Cognitive ageing and the prefrontal cortex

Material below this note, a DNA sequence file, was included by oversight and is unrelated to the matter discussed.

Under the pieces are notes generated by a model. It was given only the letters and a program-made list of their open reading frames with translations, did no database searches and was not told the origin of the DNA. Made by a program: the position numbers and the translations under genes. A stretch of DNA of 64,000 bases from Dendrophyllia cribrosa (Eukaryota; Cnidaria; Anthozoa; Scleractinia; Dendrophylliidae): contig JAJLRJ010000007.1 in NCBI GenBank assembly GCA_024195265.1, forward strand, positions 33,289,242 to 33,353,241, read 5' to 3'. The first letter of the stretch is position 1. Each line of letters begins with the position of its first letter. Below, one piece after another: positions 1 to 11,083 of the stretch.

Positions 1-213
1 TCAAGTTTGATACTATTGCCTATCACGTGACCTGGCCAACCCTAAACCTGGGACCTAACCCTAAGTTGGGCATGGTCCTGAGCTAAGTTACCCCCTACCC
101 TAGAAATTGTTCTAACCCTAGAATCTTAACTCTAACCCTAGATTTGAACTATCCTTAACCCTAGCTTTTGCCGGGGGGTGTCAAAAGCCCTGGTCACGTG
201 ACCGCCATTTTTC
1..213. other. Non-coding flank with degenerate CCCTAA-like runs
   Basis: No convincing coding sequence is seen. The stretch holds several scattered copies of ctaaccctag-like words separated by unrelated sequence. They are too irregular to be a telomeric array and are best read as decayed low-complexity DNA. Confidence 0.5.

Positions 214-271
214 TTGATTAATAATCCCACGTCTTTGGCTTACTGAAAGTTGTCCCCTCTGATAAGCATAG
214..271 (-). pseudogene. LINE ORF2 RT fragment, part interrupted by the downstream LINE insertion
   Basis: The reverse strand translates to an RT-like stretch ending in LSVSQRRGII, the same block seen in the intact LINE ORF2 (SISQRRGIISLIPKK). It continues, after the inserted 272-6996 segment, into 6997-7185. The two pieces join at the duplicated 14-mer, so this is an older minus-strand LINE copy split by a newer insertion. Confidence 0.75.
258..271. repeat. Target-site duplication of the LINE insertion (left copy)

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The prefrontal cortex (PFC) is a site which has been shown to be particularly susceptible to the ageing process. However, the PFC itself is a heterogeneous area, and recent studies have suggested that it can be split into anatomically and functionally distinct subregions. The present study investigated the differential effect of cognitive ageing on these subregions and their associated functions. Firstly, the present study investigated various psychological tasks for their regional specificity and suitability for use in ageing research. Tasks thought to preferentially recruit dorsolateral PFC regions included a Self-Ordered Pointing task and the Digit Span Backwards task. Tasks thought to preferentially recruit orbital PFC regions included a Reversal Learning task and the Faux Pas task. Tasks thought to preferentially recruit medial PFC regions included a Simon task and the AX-Continuous Performance task. The performance of younger and older individuals was then compared on the selected tasks. Age-related differences were found on both dorsolateral and orbital PFC tasks, but not on medial PFC tasks. Particular declines were observed in working memory and associative learning abilities, whilst no evidence of dysfunction was found on performance monitoring and social-emotional skills. The results support a region-specific theory of cognitive ageing whereby both dorsolateral and orbital PFC regions are most susceptible to decline, with the medial PFC relatively preserved.